Friday, July 10, 2015

Tricks and Treats



   It was a little past seven P.M. when Hilmar dropped Mary off at her apartment. Hilmar and Mary had spoken little on the two-hour trip back to Reykjavík. Sean, who had been going over Vilhjálmur’s paternity papers, rose up from the table where he was working and greeted Mary warmly with a hug and a kiss. He could sense from her body language that Mary had experienced another major ‘incident.’

   “How did it go today?” Sean asked.

   “Deep,” she said, “Very deep. I‘ll talk about it later. I’m starving.”

   They left the apartment and walked down Fríkirkjuvegur towards the old harbor, where Sean knew there were several good restaurants. As they neared the waterfront, Sean felt a wave of nausea and stopped to regain his equilibrium.

   “What is it?” Mary asked with alarm.

   Sean looked up at the street sign: Geirsgata.

   “This is where Billy died.”



      Back in her apartment in Seattle, Molly Berenson had just finished reading about the death of Sally O’Donnell when a knock at the door startled her. She had been warned about opening the door and, after the latest news, was terrified. The knock was repeated, followed by the words: “FBI, can we have a word with you, Ms. Berenson?”

   Molly didn’t believe it. She quietly went into her bathroom and, after locking the door, called the police.



   John Regelind III pondered his options. He knew that the FBI had renewed its investigation of Sean’s stabbing. He also knew that The Brotherhood had too much power to be challenged directly. In another week, it would be the full moon again and with it another ‘session’ with Emily in the Chamber House. The Brotherhood’s new leader was sure to use the event as a way to solidify his power as well as a justification of his ‘doubling down’ on the use of lethal force. John knew that that would be the ideal time to break with the group and end its murderous rampage. He picked up the phone and called the FBI office in Washington, D.C.



   After dinner, Mary and Sean walked past Harpa, the new concert hall complex, and then along the bay to the Sólfar sculpture.  Although it was early June, the air remained quite cool. Mary stood at the edge of the site, facing the sea, entranced by the vista. With a background of Mount Esja looming across the bay behind her sunlight hair, she looked every bit the Goddess, thought Sean.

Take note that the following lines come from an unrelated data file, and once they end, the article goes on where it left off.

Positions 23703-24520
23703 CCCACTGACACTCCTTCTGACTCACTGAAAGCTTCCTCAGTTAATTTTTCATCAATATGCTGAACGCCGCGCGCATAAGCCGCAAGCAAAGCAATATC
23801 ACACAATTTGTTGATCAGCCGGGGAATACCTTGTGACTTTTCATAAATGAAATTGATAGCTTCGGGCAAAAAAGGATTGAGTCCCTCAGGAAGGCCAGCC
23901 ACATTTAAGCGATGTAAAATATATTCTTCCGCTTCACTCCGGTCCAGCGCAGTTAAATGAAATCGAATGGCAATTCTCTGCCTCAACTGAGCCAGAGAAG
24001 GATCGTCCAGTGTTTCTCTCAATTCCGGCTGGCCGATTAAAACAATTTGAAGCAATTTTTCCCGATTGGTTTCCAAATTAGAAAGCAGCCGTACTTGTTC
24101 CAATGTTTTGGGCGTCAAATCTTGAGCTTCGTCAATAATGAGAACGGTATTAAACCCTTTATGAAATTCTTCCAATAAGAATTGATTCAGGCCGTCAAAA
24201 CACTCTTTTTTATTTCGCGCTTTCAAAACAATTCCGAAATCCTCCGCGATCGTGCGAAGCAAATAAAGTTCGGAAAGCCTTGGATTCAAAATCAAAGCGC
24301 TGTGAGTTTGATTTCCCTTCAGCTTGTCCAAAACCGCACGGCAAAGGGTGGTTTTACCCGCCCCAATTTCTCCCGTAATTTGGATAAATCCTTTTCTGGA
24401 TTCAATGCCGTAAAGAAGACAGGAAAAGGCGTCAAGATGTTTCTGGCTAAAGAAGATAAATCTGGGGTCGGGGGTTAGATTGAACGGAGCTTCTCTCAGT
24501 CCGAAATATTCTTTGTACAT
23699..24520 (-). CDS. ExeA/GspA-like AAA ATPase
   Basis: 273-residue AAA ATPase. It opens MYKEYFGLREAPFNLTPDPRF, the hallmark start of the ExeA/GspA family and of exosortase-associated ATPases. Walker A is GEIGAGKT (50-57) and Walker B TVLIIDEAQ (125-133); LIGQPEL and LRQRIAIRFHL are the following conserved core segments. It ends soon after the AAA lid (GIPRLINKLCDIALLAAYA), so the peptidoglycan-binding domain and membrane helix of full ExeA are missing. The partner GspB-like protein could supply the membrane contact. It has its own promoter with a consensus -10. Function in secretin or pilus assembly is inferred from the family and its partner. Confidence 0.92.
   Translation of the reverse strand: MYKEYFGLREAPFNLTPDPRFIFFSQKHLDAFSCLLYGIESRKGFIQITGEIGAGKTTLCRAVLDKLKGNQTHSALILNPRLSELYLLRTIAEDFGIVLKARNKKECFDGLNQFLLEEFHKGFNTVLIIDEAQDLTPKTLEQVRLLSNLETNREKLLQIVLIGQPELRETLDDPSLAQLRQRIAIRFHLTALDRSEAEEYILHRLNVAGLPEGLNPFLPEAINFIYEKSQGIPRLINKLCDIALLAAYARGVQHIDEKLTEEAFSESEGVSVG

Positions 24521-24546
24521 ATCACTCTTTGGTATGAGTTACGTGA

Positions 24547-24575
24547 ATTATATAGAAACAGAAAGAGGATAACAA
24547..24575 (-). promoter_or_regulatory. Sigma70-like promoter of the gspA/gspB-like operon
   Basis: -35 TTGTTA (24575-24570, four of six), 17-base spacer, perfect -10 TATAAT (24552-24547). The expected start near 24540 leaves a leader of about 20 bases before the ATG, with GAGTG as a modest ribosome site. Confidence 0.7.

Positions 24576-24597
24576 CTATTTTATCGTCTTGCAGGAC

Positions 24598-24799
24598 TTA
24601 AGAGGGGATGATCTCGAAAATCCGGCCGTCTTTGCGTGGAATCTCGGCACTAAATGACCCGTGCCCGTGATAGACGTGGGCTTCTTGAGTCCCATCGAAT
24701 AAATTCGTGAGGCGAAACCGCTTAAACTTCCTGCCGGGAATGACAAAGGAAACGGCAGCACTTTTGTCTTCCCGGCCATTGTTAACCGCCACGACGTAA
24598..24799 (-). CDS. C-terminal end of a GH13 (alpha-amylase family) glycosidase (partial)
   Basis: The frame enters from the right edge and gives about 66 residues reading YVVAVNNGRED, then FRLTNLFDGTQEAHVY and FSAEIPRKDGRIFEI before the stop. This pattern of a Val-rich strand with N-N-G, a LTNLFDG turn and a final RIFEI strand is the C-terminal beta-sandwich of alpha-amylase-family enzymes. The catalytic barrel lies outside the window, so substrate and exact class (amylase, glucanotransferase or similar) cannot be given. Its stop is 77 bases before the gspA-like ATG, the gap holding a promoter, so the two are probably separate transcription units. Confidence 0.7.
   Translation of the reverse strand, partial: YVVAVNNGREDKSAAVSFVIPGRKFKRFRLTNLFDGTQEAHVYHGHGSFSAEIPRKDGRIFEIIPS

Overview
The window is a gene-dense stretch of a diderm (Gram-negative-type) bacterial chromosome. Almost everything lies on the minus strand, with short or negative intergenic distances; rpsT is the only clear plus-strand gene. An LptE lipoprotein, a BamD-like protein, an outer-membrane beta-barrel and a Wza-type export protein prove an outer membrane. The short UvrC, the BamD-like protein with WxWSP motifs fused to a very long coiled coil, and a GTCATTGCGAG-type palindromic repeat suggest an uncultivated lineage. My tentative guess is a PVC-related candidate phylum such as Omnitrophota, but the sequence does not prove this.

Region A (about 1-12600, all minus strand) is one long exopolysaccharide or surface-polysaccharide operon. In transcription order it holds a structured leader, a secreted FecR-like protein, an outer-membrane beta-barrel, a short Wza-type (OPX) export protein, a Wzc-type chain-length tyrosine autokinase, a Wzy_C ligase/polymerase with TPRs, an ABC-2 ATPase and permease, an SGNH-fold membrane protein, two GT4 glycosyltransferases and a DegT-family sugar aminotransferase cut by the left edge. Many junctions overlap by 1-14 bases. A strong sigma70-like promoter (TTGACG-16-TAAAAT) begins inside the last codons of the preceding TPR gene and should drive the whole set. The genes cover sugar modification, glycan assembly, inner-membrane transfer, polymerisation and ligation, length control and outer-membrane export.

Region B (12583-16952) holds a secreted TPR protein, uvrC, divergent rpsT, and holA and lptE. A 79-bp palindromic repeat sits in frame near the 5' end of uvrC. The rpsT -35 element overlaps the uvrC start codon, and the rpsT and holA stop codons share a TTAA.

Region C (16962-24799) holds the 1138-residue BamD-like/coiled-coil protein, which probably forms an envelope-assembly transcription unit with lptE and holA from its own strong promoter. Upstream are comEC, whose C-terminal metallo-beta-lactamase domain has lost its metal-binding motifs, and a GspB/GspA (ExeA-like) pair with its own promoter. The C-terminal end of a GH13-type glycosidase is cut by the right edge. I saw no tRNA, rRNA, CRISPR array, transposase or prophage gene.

“Aren’t you getting cold?” asked Sean.

   “No, not in the slightest,” she replied, “I feel as if I’m burning up—in a good way if that makes any sense to you. We can go back to the apartment if you’d like.”

   “We should check in with our lawyers in Seattle. There may have been some developments,” Sean said, looking discouraged.

   “It’s been a long day for both of us,” said Mary, “I hope you aren’t down about the paternity case; just how bad was it?”

   “Remember the good old days, when I was a millionaire?” said Sean, ruefully. “I’m going to have to get a job.”

   “If I am going to be Mother of the Goddess, I’ll need a housekeeper.”

  They walked back to the apartment via Laugavegur; most of the shops were open, and had throngs of tourists walking in and out of them. Sean thought their aimless meandering was akin to Brownian Motion. He continued his prior conversation with Mary:

   “I don’t begrudge Vilhjálmur a thing. I’m a little bummed about not being able to be much of a father. Þora is conscientious, and Hilmar seems to be aware of what’s going on. You spent the day with him, what do you think of the man?”

   “I’m afraid I gave him a bit of a fright. I ‘left’ him for a time, that is. I was in a different realm of reality. I’m changing again. I have new powers.”

   “Such as?” said Sean.

   “See that car, the red one, across the street?”

   “Yes, I see it, The one with two wheels on the curb?”

   Mary stood still and stared at the car. It quietly rose a few inches and slid toward the street where it ‘landed’ in a proper parking spot. The action was so subtle and smooth that the people walking on the sidewalk next to it failed to notice what was happening.

   “That’s a good trick.”  said Sean.

   “There’s more. A lot more.” said Mary, as they walked up to their apartment. “Watch this.”

   Mary stood still for a moment, then waved her hand at the door. It unlocked itself and swung open. After they entered, the door shut and locked itself behind them and the room-darkening shade rolled down. As Sean was grappling with what he had just seen, he turned to speak. Mary motioned him to be silent. She smiled and then reached out and touched her fingertips to Sean’s.

   Sean saw that their clothes were now lying on the floor and that they were naked.

   An hour later, Sean was again able to realize who he was.




Fiction

By Professor Batty